Groups for Eighth-Grade Girls: An Opportunity for Consciousness Raising

Seeing new headlines, almost daily, featuring a powerful man, who has been accused of sexual assault, has reinforced my belief in the importance of providing women – especially young women – with a safe space to discuss issues of women’s rights.  While the recent #MeToo campaign has provided women with a common phrase for advocacy, it was originally founded nearly a decade ago by Tarana Burke, a Senior Director at Girls for Gender Equity, in response to a lack of support for teenagers who were victims of sexual violence.  Although it was not until age nineteen – in my first Women’s Studies class at Duke – that I truly had my “Aha!” moment, providing the eighth-graders at Durham School of the Arts (DSA) and now at Brogden Middle School (BMS) with an opportunity to learn to both recognize and combat issues of gender inequity with confidence, will help contribute to this watershed moment for women’s rights.  As Sheryl Sandberg stated, “When women work together we accomplish amazing things.”

During the third meeting at DSA, after sharing our “highs” and lows” of the week, we delved into a discussion of a collage of magazine images we had previously crafted.  Although the girls began by commenting on their admiration for favorite celebrities, as the mentors prodded, topics such as body image, self-esteem, and effortless perfection began to surface, leading to a deeper conversation about problematic assumptions regarding female identity.  At the end of the meeting, the girls were beginning to recognize and question nuances in the treatment between themselves and their male peers. For example, one of the girls recalled her grandmother telling her to “clean herself up” while her brothers were allowed to wear their sweatpants to the Thanksgiving table.  Indeed, it was equally rewarding to not only create a space for these young women to convene, but also to provide validation for their frustrations.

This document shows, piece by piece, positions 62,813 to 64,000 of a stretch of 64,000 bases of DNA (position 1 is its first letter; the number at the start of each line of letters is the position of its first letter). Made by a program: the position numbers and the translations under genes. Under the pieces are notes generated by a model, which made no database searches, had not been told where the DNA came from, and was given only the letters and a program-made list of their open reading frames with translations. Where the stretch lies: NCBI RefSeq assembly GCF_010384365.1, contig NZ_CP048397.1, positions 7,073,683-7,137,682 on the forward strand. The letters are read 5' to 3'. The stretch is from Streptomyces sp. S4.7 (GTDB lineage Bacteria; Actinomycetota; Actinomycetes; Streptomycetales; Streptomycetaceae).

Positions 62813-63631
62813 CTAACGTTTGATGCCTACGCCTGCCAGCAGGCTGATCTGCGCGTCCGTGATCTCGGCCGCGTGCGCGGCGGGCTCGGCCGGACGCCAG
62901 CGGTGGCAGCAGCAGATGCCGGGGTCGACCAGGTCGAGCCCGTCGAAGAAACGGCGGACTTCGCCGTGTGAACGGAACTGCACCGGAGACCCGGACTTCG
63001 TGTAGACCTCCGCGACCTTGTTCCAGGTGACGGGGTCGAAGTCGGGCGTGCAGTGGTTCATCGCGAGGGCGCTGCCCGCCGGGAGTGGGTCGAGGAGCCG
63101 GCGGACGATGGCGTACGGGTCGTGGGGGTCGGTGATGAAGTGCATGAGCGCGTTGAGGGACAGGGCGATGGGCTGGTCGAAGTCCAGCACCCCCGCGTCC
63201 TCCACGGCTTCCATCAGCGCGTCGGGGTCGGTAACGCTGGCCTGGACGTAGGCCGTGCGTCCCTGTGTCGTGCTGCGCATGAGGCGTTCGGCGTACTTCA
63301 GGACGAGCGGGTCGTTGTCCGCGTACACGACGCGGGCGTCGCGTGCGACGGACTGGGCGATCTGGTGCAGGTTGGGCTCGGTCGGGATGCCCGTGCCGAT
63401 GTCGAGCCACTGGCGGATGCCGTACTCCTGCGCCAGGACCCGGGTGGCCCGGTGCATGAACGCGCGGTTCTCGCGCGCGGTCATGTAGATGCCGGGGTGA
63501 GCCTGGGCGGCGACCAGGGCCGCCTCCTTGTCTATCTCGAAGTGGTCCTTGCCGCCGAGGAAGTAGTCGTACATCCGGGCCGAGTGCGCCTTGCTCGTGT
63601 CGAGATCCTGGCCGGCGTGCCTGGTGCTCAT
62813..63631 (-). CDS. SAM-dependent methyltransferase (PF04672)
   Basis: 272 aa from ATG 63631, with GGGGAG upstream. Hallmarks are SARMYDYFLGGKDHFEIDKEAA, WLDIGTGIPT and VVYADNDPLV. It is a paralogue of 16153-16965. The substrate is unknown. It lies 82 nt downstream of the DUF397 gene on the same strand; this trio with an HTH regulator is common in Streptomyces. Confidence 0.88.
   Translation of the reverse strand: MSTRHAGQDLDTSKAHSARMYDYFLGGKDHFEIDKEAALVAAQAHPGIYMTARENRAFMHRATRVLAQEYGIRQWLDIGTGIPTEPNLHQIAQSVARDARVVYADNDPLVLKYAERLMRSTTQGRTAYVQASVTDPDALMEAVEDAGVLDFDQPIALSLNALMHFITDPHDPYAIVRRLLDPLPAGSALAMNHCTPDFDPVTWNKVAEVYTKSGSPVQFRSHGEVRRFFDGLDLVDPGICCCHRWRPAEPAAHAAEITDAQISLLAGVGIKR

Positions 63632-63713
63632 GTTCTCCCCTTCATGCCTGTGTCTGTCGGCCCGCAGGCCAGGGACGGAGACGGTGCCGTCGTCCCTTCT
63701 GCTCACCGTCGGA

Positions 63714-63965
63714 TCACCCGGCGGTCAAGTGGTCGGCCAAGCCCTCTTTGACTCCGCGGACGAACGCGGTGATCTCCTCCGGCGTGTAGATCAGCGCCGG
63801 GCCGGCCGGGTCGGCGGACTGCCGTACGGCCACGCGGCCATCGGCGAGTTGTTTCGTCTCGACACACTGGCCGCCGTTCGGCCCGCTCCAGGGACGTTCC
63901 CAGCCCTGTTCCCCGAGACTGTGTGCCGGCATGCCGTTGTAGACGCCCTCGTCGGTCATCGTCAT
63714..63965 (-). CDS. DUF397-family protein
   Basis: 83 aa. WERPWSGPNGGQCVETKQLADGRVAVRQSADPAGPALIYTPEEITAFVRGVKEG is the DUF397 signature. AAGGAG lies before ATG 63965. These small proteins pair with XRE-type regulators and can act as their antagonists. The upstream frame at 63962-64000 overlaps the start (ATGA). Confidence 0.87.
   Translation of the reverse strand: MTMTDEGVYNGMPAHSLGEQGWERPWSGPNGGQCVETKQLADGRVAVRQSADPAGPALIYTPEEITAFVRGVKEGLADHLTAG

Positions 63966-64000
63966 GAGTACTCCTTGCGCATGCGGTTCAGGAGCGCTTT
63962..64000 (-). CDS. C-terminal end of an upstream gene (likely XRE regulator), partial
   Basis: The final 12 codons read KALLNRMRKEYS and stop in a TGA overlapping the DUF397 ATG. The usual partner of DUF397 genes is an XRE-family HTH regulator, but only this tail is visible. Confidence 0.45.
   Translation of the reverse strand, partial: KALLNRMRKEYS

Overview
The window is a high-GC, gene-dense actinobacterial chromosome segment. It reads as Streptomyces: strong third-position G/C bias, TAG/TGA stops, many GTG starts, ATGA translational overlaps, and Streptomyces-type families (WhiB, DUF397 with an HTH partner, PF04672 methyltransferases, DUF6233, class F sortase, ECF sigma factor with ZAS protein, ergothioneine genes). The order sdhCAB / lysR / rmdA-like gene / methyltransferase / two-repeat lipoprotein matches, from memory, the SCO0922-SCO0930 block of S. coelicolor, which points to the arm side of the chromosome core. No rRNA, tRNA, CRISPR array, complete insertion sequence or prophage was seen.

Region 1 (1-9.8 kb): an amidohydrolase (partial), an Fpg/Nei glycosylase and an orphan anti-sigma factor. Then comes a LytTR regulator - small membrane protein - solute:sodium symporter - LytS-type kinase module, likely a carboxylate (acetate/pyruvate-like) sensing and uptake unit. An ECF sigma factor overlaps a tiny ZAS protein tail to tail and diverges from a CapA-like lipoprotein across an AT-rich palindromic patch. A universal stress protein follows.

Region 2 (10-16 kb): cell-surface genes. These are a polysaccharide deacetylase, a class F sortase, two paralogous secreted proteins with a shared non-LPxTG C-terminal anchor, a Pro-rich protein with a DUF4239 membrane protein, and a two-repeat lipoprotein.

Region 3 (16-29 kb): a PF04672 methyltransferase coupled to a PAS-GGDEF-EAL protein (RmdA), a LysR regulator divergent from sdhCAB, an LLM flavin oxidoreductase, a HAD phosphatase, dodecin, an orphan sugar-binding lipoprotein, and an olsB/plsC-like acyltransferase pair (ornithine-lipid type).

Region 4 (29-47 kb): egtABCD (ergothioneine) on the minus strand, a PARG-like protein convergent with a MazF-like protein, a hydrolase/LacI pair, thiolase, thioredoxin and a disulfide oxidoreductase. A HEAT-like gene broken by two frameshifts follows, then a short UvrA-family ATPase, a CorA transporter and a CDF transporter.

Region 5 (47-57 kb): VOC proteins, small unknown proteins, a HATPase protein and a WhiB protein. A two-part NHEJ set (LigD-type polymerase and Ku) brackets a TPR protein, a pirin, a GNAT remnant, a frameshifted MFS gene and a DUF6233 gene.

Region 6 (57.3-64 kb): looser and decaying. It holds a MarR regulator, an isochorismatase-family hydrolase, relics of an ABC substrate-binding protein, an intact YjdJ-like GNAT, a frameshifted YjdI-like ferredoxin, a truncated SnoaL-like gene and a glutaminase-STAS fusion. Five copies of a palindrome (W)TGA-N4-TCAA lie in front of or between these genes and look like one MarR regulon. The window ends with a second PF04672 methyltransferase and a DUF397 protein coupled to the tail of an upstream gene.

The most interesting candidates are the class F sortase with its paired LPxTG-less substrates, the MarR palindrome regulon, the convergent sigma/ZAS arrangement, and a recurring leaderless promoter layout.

While the eighth-graders at both DSA and BMS provided similar responses in their application questions to join (everyone was admitted) regarding their female role models, interests in possible discussion topics, and career aspirations, I have already observed some differences in the dynamics of the two groups. De-briefing the progress we had made at DSA thus far, the mentors and I recognized that in order to have a richer conversation, more of the girls needed to contribute. Although we wondered if a group of young men would be equally diffident, I was surprised by the outspoken nature of the girls during the initiatory meeting earlier this week at BMS.  Indeed, while we had difficulty getting the girls at DSA to suggest possible names for their group, the girls at BMS immediately began to volunteer a plethora of names.  From my perception of the “highs and lows” ice-breaking activity, I noticed that although the girls in both groups are involved in a variety of extra-curricular activities, ranging from orchestra to cheerleading, many of the girls at BMS stated academic performance as a “low” while friendship anxiety seemed to be more of a “low” for the girls at DSA.  As the year progresses, I am looking forward to noting the similarities and differences between the interactions that occur in the two groups and tailoring the activities and discussions accordingly.  Moreover, I am excited to see what directions these young women choose for their groups to take and to provide guidance and support along the way.